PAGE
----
Lack of trained health care workers and nonadherence to national guidelines are key barriers to achieving high-quality newborn care in health care facilities in low- and middle-income countries. Traditional didactic approaches addressing these barriers fail to account for high staff turnover rates and result in temporary behavior change. NoviGuide, a clinical decision support software designed to standardize neonatal care through point-of-care assessments, has the potential to align bedside practice to national guidelines in settings lacking subspecialty neonatal providers.
This study aims to determine the adaptation, adoption, feasibility, acceptability, and sustainability of NoviGuide and its impact on nurse-midwives’ knowledge in a rural hospital in eastern Uganda.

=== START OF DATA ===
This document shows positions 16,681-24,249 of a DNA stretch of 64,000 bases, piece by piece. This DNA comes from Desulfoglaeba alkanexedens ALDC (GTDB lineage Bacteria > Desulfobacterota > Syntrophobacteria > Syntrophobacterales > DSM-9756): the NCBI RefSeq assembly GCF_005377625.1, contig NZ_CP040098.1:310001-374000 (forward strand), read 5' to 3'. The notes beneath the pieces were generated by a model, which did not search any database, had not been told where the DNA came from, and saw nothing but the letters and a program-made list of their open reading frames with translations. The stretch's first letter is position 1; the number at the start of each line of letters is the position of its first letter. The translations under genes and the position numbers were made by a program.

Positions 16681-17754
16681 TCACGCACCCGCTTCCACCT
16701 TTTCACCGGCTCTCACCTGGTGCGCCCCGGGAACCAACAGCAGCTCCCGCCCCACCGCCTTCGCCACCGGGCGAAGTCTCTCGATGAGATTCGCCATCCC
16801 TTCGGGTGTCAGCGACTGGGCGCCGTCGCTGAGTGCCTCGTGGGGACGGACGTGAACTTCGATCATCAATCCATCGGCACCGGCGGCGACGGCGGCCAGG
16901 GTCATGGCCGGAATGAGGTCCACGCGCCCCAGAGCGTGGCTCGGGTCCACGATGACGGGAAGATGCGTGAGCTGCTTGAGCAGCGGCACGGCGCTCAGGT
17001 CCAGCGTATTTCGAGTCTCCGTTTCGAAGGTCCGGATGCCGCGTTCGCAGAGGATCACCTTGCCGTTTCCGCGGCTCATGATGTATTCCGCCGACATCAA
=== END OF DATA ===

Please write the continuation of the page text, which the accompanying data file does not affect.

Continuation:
This mixed methods observational study was guided by the Proctor framework. Experts reviewed the clinical content of NoviGuide to ensure fidelity to Uganda guidelines. We enrolled nurses and midwives providing newborn care at Tororo District Hospital, trained them on NoviGuide use, and followed them for 12 months. We assessed adoption, feasibility, acceptability, and sustainability by analyzing NoviGuide use data, comparing it with maternity registry data and administering the System Usability Scale (SUS) and the Center for Health Care Evaluation Provider Satisfaction Questionnaire. We compared the mean knowledge assessment score at baseline, 6 months, and 12 months using a two-tailed t test.